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Teslasuit lets virtual reality reach out and touch you

Virtual reality is a feast for the eyes and ears, but what about the rest of your body? The Tesla Suit is an effort to more fully immerse people in virtual environments by providing (almost) every inch of your body haptic feedback.

The suit uses an “electro-tactile haptic feedback system” to really put you inside the games you’re playing. It’s currently being demonstrated with a virtual paintball game. If you’re shot in the game, you won’t just see where the paintball hit you. You feel where it hit you.

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But this goes beyond just getting shot. In theory, you’ll be able to feel when you bump into walls, or reach out to touch something in-game.

“Our electro-tactile haptic feedback system gives you the ability to touch and feel objects inside the virtual world,” says the project’s Kickstarter page.

The haptic feedback system, which stimulates your nerves directly with electricity so you can “feel” things in the virtual environment, is already common in the world of physical therapy. It’s likely the suit could be useful in those contexts, but for now the marketing seems focused squarely on the virtual reality market.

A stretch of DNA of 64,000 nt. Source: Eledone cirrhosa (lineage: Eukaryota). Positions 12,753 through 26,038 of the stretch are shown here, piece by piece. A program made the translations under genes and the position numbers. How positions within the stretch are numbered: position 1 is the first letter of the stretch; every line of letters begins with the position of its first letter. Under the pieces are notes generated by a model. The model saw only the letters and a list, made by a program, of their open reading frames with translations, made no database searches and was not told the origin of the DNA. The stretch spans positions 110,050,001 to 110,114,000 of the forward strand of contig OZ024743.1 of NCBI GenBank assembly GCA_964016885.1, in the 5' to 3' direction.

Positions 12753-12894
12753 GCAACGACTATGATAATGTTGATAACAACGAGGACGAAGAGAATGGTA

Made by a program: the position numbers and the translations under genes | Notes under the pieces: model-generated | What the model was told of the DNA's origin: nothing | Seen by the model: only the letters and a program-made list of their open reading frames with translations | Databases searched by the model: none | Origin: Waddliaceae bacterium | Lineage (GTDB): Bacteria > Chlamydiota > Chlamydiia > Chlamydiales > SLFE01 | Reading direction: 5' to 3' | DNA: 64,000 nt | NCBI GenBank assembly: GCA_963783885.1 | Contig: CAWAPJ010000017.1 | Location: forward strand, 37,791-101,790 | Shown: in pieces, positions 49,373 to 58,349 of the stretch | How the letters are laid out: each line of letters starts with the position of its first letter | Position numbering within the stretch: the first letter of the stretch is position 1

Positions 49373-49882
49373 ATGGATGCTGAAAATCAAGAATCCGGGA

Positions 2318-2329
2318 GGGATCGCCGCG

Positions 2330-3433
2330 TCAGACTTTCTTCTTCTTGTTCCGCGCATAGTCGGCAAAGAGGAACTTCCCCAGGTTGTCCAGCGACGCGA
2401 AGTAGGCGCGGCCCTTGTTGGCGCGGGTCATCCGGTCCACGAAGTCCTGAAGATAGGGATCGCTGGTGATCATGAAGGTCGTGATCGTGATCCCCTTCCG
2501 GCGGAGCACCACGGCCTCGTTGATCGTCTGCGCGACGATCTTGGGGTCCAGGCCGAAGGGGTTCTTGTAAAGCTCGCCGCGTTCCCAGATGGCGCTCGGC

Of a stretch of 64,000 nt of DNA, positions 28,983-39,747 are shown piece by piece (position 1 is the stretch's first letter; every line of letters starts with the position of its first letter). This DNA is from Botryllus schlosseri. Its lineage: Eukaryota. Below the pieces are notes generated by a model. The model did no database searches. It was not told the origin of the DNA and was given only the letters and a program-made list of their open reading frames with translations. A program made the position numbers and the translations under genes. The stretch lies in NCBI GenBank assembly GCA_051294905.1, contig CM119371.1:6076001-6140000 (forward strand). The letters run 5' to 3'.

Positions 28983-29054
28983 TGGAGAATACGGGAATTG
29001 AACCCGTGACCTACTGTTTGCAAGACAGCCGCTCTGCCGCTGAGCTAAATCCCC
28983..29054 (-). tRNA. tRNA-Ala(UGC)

It’s fascinating to see in action. The above video shows one person scratching another person’s back from across the room using a tablet, a perfect example of the kinds of interactions suites like these could make possible over long distance.

But experiences like these¬†won’t come cheap. Kickstarter supporters can get one of two suits: the Prodigy, with 52 channels, or the Pioneer, with 16. The more basic Pioneer requires a $1,100 contribution, while the tricked-out Prodigy will cost you around $3,100 (the original prices are in British Pounds).

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At those kind of prices, this isn’t meant to be a general consumer product right now. Then again, it’s very early in the life-cycle of such technology. Full body haptic feedback is one of the missing links between virtual reality as we know it today and a completely immersive “holodeck” experience, so we doubt the company we have trouble finding VR pioneers willing to pony up the cash.